YouTube Channel: Smosh
Something we probably all known is that people who are referred to as grammar cops – sometimes grammar Nazis – are generally disagreeable people. Well, now there is some scientific research to back up this idea that they are, in fact, not all that nice. A new study from the University of Michigan says people who are “agreeable extroverts are more likely to be accepting and forgiving toward those that make grammatical errors in their writing.”
Some people take delight in pointing out errors, which can be very aggravating to more grammatically relaxed people. This is why I, usually, refuse to use capital letters or punctuation in an email. The return key is as good as a period right? It shows the end of a thought just as well as a period would. Most of my emails are stream of thought anyway, so there’s probably not a chance that a subject and verb would agree on anything to start with.
For more adventurous grammar rebels, cute things like “txtspk” are not a matter of making a careless error, its more a code you have to figure out. And don’t even start about acronyms like “HRU”. That’s a question about my welfare I suppose, though that’s not what we are discussing here.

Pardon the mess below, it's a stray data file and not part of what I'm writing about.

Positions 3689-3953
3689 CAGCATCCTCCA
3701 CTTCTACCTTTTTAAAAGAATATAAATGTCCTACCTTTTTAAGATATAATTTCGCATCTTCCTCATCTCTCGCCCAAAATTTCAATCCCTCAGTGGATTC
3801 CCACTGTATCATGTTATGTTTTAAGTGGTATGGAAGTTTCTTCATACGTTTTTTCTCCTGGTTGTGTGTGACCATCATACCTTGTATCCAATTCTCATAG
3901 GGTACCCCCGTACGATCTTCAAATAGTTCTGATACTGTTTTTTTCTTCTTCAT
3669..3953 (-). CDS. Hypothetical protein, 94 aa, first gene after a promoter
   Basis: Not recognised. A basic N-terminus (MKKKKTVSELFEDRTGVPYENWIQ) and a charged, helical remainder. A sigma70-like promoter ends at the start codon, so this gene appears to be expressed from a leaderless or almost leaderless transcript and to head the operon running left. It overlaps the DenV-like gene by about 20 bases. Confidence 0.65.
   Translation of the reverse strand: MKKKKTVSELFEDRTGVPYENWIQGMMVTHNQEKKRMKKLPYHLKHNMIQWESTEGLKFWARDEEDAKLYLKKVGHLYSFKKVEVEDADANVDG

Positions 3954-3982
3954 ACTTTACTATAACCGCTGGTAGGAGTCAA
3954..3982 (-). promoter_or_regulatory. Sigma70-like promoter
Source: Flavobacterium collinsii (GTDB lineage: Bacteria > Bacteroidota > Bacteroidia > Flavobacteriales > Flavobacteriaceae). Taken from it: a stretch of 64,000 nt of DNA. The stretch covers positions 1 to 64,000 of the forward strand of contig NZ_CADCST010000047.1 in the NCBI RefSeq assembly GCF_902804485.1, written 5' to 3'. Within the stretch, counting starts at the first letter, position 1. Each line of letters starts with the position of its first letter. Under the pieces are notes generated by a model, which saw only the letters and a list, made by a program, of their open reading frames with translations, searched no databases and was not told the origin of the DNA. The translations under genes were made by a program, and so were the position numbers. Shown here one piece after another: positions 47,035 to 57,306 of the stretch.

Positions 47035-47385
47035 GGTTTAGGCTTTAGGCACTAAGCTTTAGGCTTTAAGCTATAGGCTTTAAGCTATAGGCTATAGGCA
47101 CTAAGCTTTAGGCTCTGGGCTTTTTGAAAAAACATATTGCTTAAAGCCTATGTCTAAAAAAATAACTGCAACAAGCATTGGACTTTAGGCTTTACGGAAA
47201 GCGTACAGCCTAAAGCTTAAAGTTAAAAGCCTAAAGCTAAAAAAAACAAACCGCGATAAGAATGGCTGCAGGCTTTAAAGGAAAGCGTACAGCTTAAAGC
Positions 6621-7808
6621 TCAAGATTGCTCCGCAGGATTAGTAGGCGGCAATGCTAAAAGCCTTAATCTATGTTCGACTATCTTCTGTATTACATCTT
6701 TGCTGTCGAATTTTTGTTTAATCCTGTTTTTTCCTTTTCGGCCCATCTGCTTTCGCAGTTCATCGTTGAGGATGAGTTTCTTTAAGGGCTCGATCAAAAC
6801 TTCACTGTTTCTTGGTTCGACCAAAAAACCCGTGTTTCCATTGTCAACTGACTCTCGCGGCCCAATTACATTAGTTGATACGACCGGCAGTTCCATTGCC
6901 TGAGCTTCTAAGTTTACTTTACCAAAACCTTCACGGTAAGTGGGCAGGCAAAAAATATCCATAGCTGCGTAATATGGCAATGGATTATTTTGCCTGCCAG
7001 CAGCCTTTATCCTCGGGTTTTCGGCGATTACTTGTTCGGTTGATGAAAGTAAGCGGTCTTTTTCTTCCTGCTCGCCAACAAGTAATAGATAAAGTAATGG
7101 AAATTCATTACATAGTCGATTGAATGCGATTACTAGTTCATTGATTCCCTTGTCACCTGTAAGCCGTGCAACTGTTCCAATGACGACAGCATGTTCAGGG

We are talking about things such as misspelling a word, or having a comma in the wrong place. Not to mention ending a preposition with a sentence. This is the sort of silliness up with which I shall not put.
We all have things we don’t like, but we probably also do things others don’t like. The point is, avoid being a jerk about it. It does not make you look any smarter to bring focus to someone else’s error. In fact, it makes you look much cooler to assume they are doing so intentionally for whatever reason.
Whatever your good deed be in this world, make sure it benefits everyone, not just your ego.
Featured image via Danielle R. Mani